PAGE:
13. A process for producing expanded hollow micro sphere composite beads which comprises admixing expanded hollow thermoplastic polymer micro spheres with finely divided calcium carbonate particles to provide composite beads each having a hollow expanded thermoplastic polymer micro sphere shell, and deposited on its surface, colloidal calcium carbonate wherein the finely divided calcium carbonate particles surface activated in advance with a surface treating agent selected from the group consisting of a fatty acid series compound, a polymer acid series compound, a sulfonic acid series compound, or unsaturated carboxylic acid-containing polymer compound and combinations thereof.
Description
TECHNICAL FIELD

The present invention relates to expanded hollow micro sphere composite beads with a reduced tendency to fly. The invention further relates to an industrially advantageous process for producing such expanded hollow micro sphere composite beads.

PRIOR ART

Expandable thermoplastic polymer beads are micro spheres each comprising a thermoplastic polymer shell and a blowing agent as entrapped therein. When such expandable beads are heated at a temperature high enough to induce a sufficient degree of expansion for a certain length of time, expanded thermoplastic polymer beads are obtained. For example, when expandable micro sphere beads measuring about 15 μm in diameter and having a true specific weight of about 1.3 Kg/l are expanded by heating, expanded micro spheres measuring about 60 μm and having a true specific weight of about 0.03 kg/l may be obtained. By formulating those expanded micro spheres in various paints, coating agents, molding compounds, putty, FRP, adhesives, sealants, water-proofing materials, etc. the weights of final products can be decreased.

However, because of the extremely low specific weight of such expanded micro spheres, the micro spheres are unavoidably sent flying and adrift in the air in handling to adversely affect the working environment. Therefore, there is a demand for technology by which the fly or scattering of expanded micro spheres might be inhibited.

One of the known measures for preventing flying involves wetting expanded beads with a liquid substance such as water. The flying of expanded beads can be effectively precluded by admixing about 1-20 weight parts of a liquid such as water with each weight part of the expanded beads. This is a time-honored practice. However, this wetting method cannot be applied, of course, when the substrate material with which the expanded beads are to be formulated abhors liquids such as water.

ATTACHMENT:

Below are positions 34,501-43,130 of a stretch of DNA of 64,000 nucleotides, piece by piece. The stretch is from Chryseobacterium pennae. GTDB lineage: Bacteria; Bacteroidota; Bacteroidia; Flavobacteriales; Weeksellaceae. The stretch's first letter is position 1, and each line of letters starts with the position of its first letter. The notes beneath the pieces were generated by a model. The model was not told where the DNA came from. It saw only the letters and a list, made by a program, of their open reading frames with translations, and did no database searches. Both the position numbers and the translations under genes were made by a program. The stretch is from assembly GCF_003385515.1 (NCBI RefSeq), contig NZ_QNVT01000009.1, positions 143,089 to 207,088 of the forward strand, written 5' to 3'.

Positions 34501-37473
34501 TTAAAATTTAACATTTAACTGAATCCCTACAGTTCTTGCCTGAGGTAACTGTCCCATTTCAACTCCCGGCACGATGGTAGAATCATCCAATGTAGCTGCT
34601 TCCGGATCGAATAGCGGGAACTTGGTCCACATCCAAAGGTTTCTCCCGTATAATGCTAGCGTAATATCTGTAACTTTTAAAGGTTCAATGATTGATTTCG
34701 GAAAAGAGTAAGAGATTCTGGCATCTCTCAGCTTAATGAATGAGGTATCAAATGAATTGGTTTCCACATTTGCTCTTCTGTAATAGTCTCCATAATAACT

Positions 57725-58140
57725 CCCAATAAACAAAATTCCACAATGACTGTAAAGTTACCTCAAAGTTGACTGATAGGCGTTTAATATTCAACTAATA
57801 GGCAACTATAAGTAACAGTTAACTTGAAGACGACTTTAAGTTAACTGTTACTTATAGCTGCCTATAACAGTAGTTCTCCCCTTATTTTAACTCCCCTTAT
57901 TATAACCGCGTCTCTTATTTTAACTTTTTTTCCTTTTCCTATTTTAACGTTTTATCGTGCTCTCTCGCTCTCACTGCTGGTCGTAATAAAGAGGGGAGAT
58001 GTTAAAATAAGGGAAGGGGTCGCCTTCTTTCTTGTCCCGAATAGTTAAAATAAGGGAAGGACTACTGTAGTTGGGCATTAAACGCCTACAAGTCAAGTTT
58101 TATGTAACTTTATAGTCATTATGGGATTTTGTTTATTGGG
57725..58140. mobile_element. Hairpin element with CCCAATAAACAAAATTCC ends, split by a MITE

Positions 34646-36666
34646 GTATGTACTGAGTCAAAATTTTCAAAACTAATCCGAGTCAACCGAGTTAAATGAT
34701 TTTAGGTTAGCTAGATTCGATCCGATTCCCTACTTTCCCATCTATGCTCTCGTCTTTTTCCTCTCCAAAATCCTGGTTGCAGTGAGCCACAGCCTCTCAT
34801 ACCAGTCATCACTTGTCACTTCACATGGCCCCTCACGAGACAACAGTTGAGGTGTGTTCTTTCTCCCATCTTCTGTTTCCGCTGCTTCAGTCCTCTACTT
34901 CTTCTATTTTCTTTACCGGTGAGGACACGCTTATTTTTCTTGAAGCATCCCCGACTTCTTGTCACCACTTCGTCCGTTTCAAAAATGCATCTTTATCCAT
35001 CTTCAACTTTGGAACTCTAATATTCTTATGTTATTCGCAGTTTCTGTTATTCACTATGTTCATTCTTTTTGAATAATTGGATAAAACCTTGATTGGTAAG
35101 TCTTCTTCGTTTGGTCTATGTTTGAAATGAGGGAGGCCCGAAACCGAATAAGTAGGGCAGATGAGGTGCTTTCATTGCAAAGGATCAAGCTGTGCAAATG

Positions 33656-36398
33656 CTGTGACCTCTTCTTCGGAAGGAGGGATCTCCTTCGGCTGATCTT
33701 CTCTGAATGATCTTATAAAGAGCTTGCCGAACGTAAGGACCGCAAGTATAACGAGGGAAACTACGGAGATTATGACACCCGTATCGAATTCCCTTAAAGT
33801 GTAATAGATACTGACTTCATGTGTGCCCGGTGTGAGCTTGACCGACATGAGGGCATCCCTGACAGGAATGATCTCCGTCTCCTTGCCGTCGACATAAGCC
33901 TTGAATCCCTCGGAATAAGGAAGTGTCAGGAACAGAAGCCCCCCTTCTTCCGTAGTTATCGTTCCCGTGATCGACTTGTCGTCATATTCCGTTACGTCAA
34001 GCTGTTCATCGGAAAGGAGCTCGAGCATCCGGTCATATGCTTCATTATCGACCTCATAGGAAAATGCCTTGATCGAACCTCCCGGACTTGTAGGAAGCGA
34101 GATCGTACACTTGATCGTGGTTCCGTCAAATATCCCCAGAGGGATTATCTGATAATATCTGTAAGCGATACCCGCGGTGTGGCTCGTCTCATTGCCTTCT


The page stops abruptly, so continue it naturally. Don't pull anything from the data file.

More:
The other measure for preventing flying involves providing expanded beads which have been coated with a particulate inorganic substance. This countermeasure has the disadvantage of increasing the specific weight of expanded beads but is still capable of reducing the weight of the final product and, at the same time, preventing scattering of the expanded beads in handling.

Heretofore, the particulate material comprising expanded beads coated with an inorganic powder has been produced basically by the technology disclosed in U.S. Pat. No. 4,722,943.

Thus, U.S. Pat. No. 4,722,943 describes a process for producing free-flowing dry beads by drying expandable micro spheres in the form of a wet cake, which comprises a step of admixing a wet cake of expandable thermoplastic polymer micro spheres (unexpanded material) with a processing aid which is a free-flowing particulate of fibrous solid having a softening or melting temperature higher than that of said expandable micro spheres; a step of continuously drying wet cake under the temperature and time conditions sufficient to thoroughly remove the water from the cake to prepare free-flowing granules each having a deposition of coating layer of said processing aid on its surface; and, a step of recovering the free-flowing dry granules.

The processing aid mentioned above includes talc, calcium carbonate, barium sulfate, alumina, silica, titanium dioxide, zinc oxide, etc.; spherical or hollow beads of ceramics, quartz or glass; glass fiber, cotton flocs, carbon or graphite fiber; and mixtures thereof.

The process described in the above-mentioned US patent involves a treatment with said processing aid in the stage of expandable thermoplastic polymer micro spheres (unexpanded material) and while it might be suited to large-scale production of a few kinds of product items, the process has the disadvantage of comparatively high costs of production when applied to the production of many kinds of products in small quantities. Moreover, in this process a certain proportion of the processing aid not adherent to the expanded product remains unbound and that the exfoliation of the processing aid from the expanded product cannot be sufficiently precluded. In addition, because the process involves expansion of expandable micro spheres at a temperature beyond their melting temperature, there is encountered the trouble of the micro spheres being broken by the deposited processing aid during expansion or, if short of breakage, low-strength grains not resistant to destruction in the stage of incorporating them for weight-reducing purposes are formed inevitably in a certain proportion.